2. I’m grateful for my dad teaching me how to ski.  (He also taught me how to golf.  Given the infinite frustrations of golf, I’m a bit more grateful for skiing.)
  3. I’m grateful for the work ethic my dad instilled in me.  He works hard.  I learned to work hard from him. 
  4. I’m grateful for the example of financial stewardship that he is.  As a teenager, I whined and complained about the fact that I didn’t get the expensive clothes and shoes my friends did.  Now, I’m grateful – my dad’s reluctance to spend money frivolously imparted financial wisdom to me.
  5. I’m grateful for the education my dad gave me.  Yes, he paid for my college, but he also did a lot to make me value the education I received to. I’m grateful for the way provided for me in other ways, too.
  6. I’m grateful for the travels my dad has shared with me.  We used to spend my middle-school spring breaks driving throughout the southwest, visiting national parks like Bryce, Zion, the Grand Canyon, and Arches.  We also took a family trip to France.
  7. Along the same line, I’m grateful for the experiences of the outdoors that my dad gave me.  From fishing during summer weekends at our family’s cabin on Grand Mesa, to hikes and Jeep trips in the San Juans, my dad taught me to appreciate the beauty of creation.
  8. I’m grateful for the fact that he was at every school play, every basketball game, every show choir concert when I was growing up.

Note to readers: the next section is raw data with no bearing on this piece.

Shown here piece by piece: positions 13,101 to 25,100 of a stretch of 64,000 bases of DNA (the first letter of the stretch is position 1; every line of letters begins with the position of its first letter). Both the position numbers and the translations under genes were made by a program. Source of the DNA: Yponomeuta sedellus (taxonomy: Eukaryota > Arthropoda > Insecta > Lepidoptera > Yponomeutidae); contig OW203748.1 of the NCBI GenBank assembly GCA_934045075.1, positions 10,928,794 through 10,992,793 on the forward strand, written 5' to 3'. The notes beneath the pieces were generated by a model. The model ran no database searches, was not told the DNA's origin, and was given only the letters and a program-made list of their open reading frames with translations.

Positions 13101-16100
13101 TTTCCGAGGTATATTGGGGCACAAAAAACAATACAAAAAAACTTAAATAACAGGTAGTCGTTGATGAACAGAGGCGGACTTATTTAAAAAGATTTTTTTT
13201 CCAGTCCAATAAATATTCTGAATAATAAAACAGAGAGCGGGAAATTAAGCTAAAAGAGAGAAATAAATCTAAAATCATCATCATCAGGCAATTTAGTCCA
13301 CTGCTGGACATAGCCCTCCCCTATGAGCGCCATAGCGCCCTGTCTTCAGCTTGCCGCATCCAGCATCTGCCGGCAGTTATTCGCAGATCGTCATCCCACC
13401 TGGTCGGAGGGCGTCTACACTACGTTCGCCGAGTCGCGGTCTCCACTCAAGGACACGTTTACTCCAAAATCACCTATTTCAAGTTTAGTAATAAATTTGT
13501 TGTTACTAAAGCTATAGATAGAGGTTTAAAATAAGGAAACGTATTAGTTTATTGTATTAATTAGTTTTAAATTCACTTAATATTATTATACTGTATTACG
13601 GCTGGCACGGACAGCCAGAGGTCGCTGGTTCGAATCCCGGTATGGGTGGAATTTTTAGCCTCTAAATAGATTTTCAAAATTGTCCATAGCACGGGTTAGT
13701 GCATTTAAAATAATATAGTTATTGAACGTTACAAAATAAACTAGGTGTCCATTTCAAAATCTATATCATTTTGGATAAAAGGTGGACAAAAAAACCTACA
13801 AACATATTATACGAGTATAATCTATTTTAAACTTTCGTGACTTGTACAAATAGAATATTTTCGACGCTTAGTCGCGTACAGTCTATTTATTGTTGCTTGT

9. I’m grateful for his personality.  The more I find myself turning into my dad, the less I mind.
  10. I’m grateful for the fact that he always said “Love ya” when dropping me off at school or ending a phone conversation.  I’ve only recently begun to realize how important that was.

Thanks Dad.  Happy Father’s Day!

Almost a year ago, I asked the question Can Introverts Plant Churches?  I was curious, mostly because I happened to be an introvert, working with another introvert, about to embark on the journey of the highly extroverted task of church-planting.  Eleven months later, here’s what I’ve learned from my own personal experience:

It’s possible if:

  • I practice Sabbath.  Sabbath for me is solitude.  Starting in January of this year, I made every Monday a sabbath from church work.  Usually I spend the entire day alone, often at home reading and resting, only leaving the house to exercise. It’s so refreshing!  Last fall, before I committed to practicing this, I was much more tired, and had a harder time concentrating.  One day a week of pure introvert time does wonders.
  • I balance my schedule.  I remember one Wednesday back in February that was hell for me: early morning meeting over coffee, followed immediately by “staff” meeting, followed immediately by another lunch meeting, followed immediately by an afternoon of phone calls and emails, followed by a full closing shift at the cafe.  I was wiped out.  Now I intentionally schedule my time so that I alternate times of people-intensive work with times alone.  As a result, my mood is much more stable.
  • I keep my intellectual life alive.  The times when I’ve been most excited about getting out there and doing ministry have been the times when I’ve been able to nourish my mind with a good book that motivates me for ministry.  Give me a day to read about missiology and I’ll have energy for a week of church work.